While mixed reefs may be the most prominent reef aquarium style, many hobbyists opt to keep a specific group of corals in their aquarium. One of the largest, most diverse groups of corals is the hobby-named large polyp stony (LPS) group of corals. These are stony corals with fleshy bodies and large polyps. This article will discuss the general requirements and ideal conditions for keeping LPS corals.
Lighting for LPS Dominant Reef Tank Systems
While it is convenient to group a bunch of corals into one category, it is often more challenging than that. One can’t say that all LPS corals have the same care because we decided to call them LPS corals. However, there is a trend for a large portion of the corals in this category.
For lighting, most LPS corals prefer low to moderate lighting. If you have 50 micromoles of PAR at the bottom of your tank and 150 micromoles of PAR around the top of the rock work, you will be in a safe range. Many corals, such as chalice corals, Euphyllia, Micromussa, Goniopora, and brain corals, will do well within the 50-150 micromoles of PAR range.
The main thing you need to be cautious about is providing these corals with too much light. While it is possible to brown out LPS coral with too little light, you are more likely to overexpose them. Many LPS corals, such as Blastomussa, do better in lower light. Chalice corals can be adjusted to higher light, but this has little benefit.
Again, a few LPS corals do better in higher light, but most prefer low to moderate lighting. Ensuring you don’t provide too much light will save you from trouble keeping these corals.
Flow might be the most challenging condition to get right for LPS corals. Many of these corals prefer a sweet spot between low and high flow. For example, chalice corals, brain corals, and Goniopora all do best under moderate flow. Provide too little flow, and detritus will build up on the coral. Provide too much, and the tissue might recede. For most LPS corals, providing enough flow to ensure detritus can’t settle on the coral is enough. However, a few LPS corals, such as Ducanopsammia and Euphyllia, prefer stronger flow than most LPS corals. While you should provide moderate flow for most of the tank, having a few high-flow areas would be wise if you want to keep LPS corals that prefer higher flow. However, if all of the LPS corals you wish to keep prefer moderate flow, then don’t bother creating a few high-flow areas;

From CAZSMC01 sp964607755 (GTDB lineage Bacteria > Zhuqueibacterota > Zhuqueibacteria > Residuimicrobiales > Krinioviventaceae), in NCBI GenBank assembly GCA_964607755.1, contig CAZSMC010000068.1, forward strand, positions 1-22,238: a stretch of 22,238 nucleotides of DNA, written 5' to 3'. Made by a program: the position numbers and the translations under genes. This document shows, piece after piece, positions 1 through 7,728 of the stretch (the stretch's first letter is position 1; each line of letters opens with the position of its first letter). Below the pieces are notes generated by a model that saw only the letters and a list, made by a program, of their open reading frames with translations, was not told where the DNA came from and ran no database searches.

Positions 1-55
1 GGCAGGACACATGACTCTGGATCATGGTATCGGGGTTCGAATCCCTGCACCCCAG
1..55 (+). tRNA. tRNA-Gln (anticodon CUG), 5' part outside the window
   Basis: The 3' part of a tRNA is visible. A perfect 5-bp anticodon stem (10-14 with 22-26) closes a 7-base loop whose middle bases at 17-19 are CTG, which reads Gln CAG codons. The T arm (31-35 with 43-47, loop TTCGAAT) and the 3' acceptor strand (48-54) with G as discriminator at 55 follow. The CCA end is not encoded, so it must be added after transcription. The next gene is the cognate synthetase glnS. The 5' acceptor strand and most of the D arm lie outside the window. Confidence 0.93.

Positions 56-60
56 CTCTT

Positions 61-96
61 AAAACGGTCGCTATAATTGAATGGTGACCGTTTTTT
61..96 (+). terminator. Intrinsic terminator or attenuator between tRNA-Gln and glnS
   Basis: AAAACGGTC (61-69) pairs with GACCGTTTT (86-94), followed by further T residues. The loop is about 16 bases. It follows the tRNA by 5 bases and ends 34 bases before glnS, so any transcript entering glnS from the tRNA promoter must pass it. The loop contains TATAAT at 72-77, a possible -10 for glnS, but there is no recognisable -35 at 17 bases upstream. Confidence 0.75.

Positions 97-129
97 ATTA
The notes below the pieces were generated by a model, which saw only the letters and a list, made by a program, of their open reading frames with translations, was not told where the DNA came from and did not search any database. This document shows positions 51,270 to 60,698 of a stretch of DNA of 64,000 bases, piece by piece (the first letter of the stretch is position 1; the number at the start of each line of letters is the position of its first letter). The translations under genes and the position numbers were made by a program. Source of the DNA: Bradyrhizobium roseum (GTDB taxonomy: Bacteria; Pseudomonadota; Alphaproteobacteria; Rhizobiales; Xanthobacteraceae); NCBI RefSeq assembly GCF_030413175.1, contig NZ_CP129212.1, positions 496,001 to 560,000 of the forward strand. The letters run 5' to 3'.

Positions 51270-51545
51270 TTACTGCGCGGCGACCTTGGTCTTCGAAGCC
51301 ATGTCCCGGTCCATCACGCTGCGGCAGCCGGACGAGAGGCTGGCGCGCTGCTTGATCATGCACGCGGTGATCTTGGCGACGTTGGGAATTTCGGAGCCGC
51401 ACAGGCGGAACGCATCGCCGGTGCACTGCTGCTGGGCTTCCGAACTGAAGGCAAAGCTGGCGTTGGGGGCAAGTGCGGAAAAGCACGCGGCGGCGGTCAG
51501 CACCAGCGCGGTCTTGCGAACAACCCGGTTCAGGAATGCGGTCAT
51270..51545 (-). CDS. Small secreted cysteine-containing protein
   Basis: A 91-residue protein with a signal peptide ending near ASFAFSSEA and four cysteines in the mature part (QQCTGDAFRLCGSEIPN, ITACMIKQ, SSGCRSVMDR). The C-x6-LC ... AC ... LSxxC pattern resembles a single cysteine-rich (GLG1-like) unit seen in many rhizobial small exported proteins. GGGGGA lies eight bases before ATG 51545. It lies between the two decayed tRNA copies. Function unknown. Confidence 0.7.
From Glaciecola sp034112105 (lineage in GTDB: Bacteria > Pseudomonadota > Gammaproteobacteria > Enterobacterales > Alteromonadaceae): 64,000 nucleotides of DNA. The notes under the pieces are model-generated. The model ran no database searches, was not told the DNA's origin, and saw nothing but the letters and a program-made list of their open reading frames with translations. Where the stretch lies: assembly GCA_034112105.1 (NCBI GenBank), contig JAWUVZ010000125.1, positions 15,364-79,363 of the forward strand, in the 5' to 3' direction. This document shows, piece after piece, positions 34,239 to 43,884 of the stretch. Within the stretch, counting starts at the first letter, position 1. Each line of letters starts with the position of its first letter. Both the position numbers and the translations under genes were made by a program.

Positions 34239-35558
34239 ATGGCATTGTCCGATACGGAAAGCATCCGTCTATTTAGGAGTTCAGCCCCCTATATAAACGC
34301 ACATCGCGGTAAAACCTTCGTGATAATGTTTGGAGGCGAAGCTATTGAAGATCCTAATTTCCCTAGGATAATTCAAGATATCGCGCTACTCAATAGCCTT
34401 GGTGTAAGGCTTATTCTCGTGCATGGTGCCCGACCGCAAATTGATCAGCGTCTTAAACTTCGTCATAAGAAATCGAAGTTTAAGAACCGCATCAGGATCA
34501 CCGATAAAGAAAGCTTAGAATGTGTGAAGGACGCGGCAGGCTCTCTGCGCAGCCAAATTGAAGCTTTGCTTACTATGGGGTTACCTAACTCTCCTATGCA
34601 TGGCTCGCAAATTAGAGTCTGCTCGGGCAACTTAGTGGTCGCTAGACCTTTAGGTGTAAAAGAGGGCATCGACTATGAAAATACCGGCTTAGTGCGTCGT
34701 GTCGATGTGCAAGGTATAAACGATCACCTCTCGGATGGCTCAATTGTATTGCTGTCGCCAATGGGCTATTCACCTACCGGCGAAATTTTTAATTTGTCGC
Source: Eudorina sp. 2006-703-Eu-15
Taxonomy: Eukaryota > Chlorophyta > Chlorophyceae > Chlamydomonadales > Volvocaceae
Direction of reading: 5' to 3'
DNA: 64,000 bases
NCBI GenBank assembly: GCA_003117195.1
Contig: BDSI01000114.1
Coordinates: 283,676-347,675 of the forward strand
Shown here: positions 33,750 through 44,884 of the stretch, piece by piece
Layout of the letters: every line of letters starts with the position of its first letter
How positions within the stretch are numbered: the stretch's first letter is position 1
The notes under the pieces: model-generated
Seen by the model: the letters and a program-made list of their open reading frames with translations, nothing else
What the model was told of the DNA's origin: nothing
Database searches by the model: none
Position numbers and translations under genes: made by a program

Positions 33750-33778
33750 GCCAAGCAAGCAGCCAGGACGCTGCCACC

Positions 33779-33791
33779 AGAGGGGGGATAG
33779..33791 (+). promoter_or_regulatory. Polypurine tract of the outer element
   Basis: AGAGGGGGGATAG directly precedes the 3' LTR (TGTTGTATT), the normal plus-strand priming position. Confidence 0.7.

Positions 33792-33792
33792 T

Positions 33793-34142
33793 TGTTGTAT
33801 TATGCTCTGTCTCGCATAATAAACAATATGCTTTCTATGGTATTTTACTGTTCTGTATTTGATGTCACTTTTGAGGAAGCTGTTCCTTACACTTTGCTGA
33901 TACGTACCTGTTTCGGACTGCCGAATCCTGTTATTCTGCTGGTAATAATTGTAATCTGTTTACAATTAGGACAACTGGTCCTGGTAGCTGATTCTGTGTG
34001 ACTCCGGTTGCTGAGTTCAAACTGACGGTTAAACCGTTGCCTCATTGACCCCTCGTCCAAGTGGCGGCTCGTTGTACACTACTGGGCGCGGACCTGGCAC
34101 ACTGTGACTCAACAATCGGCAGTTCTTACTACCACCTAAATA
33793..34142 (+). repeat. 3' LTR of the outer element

The primary way to tell if you are providing too much or too little flow is simply by observing the behavior of the corals. If they look sucked in or not fully extended, this is a sign of too much flow. On the other hand, you must provide more flow if you see detritus settling on the coral.
Water chemistry is vital for all corals but especially for stony corals that require elevated levels of calcium, alkalinity, and magnesium. Many LPS corals are more tolerant to fluctuations than SPS corals such as Montipora and Acropora, but you should still aim to keep your water chemistry as stable as possible. Stable water chemistry will lead to happier corals.